Powell: Puzzles, conundrums, quizzes: these stimulate readers in this realm of society and members enjoy creating them. Any article with precise language and a well backed-up, scientific or philosophical thesis will appeal and hold interest too. Mathematical theses, discussions and explanations are esoteric, but of interest to the high IQ community, especially to those members who are extraneous to the academic community, yet have an in depth knowledge of mathematics and physics. The Leonardo journal, which I text edit for the AtlantIQ Society, has some recurring themes, these expressing the focus of that society on art and science, with the interests of the main compiler, Beatrice Rescazzi, taking precedent. She is primarily a scientist, with a particular passion for 3D printing and robotics, though we also have many poets in the society, so poetry also appears in each edition. The focus of the editorial teams that I form a part of is shifting these days, the perceived need for the high IQ community to be actually doing something positive for humanity becoming ever more fervent. The dominant ethos within the high IQ world has been for self-promotion (even by proven charlatans) yet this is being countered now by a few who are intent on being genuinely philanthropic and altruistic. Gradually, this will appeal to more and more of the high IQ community, many of whom have felt subjugated by the more egocentric members. It is restoring a balance, one which, I think, reflects more closely other sectors of society.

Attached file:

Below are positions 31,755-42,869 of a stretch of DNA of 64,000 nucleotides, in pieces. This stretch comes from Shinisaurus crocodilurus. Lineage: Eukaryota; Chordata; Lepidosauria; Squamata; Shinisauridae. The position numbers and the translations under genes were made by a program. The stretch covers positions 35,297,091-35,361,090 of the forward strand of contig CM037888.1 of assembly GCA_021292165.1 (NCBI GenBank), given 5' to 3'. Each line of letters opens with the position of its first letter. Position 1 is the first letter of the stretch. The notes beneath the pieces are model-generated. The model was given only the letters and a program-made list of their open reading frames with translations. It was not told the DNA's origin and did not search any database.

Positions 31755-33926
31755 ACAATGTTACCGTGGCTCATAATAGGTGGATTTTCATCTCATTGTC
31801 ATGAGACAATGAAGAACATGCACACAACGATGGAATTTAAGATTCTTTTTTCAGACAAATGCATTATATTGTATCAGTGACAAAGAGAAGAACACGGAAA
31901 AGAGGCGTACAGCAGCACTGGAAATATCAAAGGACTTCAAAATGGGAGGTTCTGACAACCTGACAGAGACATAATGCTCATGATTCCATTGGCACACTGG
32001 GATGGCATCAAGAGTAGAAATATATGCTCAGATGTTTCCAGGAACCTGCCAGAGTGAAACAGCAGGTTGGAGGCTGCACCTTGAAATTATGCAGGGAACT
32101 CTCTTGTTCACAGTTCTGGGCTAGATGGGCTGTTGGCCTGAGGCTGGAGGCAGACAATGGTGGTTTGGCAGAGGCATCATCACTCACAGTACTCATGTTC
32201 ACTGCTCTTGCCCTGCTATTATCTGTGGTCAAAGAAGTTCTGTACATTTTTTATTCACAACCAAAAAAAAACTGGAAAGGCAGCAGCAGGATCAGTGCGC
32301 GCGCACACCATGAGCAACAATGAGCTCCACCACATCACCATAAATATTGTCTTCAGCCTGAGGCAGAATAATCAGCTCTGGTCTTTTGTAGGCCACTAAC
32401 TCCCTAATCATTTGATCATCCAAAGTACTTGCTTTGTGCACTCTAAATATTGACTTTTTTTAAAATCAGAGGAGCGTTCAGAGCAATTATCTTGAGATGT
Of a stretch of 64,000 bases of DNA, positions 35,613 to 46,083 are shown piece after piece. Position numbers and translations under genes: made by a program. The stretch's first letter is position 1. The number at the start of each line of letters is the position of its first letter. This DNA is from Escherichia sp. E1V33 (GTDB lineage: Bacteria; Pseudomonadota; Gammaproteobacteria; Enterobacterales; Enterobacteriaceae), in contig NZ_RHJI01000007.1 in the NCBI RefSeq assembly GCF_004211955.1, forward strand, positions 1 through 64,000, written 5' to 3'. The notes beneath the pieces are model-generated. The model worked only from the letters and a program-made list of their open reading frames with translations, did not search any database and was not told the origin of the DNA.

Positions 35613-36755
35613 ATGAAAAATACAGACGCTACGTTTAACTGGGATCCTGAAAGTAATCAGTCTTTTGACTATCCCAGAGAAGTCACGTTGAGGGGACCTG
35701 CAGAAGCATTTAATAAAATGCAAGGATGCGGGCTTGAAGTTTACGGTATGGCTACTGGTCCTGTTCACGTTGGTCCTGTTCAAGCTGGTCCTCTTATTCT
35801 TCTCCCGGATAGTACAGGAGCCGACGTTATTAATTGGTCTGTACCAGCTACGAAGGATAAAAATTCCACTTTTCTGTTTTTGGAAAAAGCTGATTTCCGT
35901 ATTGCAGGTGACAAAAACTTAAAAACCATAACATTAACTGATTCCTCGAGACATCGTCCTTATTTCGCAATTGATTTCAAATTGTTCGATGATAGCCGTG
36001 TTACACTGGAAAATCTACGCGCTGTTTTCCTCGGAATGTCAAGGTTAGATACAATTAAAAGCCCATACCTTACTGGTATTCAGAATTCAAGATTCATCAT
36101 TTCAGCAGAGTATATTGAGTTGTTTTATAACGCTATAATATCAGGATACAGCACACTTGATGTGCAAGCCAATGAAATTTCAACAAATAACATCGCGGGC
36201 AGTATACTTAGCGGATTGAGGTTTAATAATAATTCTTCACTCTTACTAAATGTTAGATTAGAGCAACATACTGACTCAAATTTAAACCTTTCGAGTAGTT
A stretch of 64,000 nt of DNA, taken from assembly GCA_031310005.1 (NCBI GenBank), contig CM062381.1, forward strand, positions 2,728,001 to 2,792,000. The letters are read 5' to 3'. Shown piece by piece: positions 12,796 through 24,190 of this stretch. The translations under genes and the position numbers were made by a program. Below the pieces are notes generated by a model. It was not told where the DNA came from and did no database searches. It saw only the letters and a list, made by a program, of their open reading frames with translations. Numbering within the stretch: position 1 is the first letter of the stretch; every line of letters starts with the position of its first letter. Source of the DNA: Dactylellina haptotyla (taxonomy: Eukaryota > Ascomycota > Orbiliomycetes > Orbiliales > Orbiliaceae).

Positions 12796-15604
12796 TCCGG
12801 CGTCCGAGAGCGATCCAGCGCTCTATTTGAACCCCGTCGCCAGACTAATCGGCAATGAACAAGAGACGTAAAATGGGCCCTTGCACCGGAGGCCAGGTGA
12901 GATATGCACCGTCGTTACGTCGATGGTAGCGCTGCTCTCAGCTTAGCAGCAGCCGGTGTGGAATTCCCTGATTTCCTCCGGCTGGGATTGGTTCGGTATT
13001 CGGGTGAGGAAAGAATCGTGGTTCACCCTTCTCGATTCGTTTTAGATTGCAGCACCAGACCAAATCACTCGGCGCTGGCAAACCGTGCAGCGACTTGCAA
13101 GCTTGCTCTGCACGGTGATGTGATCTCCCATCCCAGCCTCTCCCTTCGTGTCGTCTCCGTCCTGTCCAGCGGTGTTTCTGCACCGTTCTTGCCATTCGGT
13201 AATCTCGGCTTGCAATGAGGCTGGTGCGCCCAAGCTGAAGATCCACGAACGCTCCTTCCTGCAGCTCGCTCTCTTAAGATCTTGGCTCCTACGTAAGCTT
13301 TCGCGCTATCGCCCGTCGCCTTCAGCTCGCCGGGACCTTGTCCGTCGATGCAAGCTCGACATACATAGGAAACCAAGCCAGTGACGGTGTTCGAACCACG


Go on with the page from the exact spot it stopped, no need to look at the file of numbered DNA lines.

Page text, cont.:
Jacobsen: How did this editorial relationship start for the two of you?

Powell: Krystal was a stalwart supporter of the book “The Ingenious Time Machine” – which I edited and produced for the World Intelligence Network (WIN). I already knew Krystal from the WIN and I was contacted by her to write some reviews of her creative writing. Recently, I felt her innate enthusiasm ideal to help rekindle interest in the WIN On-Line Edition, the WIN’s magazine. I suggested that she help me and was pleased to hear that she accepted.

Volney: I discussed the collaboration with Lord Graham and he saw it as a very good idea. Doing the first issue as Co-Editor was very pleasant with him. I am looking forward to the second magazine because I expect it to contain more submissions from High-IQ members as well as guest contributors.

Jacobsen: What were the pluses and minuses of collaborative versus solo editing for the two of you?